Catherine StewartGabion design ideas

I’m in love with gabions. At once both industrial chic and quaintly folksy, there’s something about that combined texture of stone and the sheen of metal mesh that really appeals. The other reason is they’re so DIY, as I’ve discovered since our first foray into gabion building early last year.

Tall gabion wall at Ballast Point Park, Sydney

Tall gabion wall at Ballast Point Park, Sydney

A few months ago, the wonderfully talented Steve Warner (Outhouse Designs) did a quick sketch of a new backyard design for me. It included some low, curved, dry stone retaining walls and an free-standing stone ‘echo’ wall a few metres away and on a similar curve to help define a pathway. I ummed and ahhed about it for a while – I loved the shape and texture of the walls but the cost of buying the dimension stone and getting a stone mason in to build them……

When I realised I could build them as gabion walls at a fraction of the cost, it got me thinking about all sorts of ways you could use gabions in garden design. If you have access to local fill material (which can be any rubbish stone as long as its dimensions are bigger than the mesh openings), they’re cheap as chips to build, as the cages or mesh will only cost a few hundred dollars.

Stone gabion design Lee Bailey Bella Botanics

Stone gabion design Lee Bailey Bella Botanics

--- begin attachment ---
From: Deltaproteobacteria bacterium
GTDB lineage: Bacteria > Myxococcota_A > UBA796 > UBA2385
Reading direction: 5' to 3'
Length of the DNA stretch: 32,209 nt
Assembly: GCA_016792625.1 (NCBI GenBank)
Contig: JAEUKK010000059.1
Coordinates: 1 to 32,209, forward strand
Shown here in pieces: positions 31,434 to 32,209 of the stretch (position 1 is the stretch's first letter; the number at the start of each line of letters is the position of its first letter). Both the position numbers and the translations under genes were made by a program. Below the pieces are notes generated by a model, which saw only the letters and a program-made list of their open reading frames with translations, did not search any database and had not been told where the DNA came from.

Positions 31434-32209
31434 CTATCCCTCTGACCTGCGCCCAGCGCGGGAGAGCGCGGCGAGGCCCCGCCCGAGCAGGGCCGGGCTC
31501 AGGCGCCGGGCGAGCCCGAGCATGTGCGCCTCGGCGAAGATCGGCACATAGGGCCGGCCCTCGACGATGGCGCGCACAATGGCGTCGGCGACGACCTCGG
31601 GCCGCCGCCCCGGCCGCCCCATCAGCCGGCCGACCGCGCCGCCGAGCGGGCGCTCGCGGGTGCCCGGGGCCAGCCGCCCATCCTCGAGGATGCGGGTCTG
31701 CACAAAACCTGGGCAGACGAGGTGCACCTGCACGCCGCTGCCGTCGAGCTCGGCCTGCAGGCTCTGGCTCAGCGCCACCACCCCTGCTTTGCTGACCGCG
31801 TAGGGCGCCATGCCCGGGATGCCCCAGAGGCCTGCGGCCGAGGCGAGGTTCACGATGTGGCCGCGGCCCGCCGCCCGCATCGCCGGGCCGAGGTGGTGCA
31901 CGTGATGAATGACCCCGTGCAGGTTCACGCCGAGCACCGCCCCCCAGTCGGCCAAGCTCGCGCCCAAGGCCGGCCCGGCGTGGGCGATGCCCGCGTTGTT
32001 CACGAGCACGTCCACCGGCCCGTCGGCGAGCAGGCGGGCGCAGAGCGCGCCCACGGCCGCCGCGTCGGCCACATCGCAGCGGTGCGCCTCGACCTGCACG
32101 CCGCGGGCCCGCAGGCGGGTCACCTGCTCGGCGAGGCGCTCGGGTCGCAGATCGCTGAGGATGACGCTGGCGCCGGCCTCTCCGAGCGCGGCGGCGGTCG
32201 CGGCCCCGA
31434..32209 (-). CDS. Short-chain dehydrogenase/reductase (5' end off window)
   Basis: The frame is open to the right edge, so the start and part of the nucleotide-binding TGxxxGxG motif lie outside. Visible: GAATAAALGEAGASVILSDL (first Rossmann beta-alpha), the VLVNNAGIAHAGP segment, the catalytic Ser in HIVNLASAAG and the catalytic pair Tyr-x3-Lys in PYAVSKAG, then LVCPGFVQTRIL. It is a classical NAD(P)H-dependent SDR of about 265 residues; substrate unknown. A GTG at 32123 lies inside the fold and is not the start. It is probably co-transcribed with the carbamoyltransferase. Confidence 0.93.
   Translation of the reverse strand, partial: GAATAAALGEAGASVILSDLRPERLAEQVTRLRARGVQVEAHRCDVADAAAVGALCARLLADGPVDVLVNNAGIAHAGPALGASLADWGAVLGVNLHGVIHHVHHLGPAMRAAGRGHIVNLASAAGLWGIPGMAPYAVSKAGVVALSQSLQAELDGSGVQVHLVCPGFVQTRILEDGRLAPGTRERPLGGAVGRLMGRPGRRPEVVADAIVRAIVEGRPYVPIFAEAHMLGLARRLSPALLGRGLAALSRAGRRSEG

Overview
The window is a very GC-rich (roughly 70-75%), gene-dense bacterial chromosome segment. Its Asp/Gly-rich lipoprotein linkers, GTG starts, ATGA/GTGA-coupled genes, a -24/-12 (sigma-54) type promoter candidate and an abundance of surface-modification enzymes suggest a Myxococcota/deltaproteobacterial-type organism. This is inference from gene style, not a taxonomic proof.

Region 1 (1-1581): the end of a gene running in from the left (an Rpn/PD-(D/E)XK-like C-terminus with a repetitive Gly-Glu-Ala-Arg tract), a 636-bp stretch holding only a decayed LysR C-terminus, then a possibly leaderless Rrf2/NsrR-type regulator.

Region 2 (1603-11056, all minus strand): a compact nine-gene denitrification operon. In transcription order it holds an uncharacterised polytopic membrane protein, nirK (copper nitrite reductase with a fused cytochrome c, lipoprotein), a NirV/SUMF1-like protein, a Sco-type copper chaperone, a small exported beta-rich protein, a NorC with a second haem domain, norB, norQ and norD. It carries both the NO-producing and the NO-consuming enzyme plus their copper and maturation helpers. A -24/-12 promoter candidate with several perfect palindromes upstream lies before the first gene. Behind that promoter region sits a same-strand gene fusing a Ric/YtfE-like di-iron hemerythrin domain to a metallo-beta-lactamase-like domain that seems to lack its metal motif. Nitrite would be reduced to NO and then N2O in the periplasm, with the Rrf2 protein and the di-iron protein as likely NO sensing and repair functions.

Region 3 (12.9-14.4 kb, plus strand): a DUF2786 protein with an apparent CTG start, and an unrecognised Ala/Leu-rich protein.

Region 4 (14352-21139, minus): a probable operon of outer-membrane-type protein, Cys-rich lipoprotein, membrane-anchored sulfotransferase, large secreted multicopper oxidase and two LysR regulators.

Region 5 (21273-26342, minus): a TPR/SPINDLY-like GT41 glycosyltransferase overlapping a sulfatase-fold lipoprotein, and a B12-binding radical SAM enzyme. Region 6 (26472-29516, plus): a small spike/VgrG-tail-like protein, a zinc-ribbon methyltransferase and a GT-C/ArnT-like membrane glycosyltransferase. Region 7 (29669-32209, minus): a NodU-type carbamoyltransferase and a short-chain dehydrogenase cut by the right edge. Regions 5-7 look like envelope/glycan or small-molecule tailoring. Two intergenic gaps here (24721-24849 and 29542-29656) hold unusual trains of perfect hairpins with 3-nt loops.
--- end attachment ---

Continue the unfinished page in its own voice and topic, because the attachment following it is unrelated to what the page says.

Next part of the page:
Gardens that reflect their local natural landscape have a genuine sense of place. Using your local stone, whether that’s sandstone, basalt, slate or granite will make it feel like it fits in with its surroundings. The stone can be either rounded boulders and large pebbles or angular broken stone but if you don’t have access to stone, or it’s not appropriate, you can also reuse broken concrete, old pavers, bricks and tiles for a more industrial aesthetic (and it stops them ending up in landfill).

Gabion walls by Gabion1

Gabion walls by Earthworks Landscape Services, Ireland. National Garden Exhibition Centre, Kilquade, Co Wicklow

Whatever your fill material, the wall is very textured and dominating, saying very loudly ‘look at me’. Keep that in mind when choosing adjacent surfaces and plants, as smooth surfaces from large unit pavers, poured pavement, or lawn will look better than busy small unit pavers. Soft, weeping grasses or clipped plants are also a perfect counterbalance to the hardness of the stone.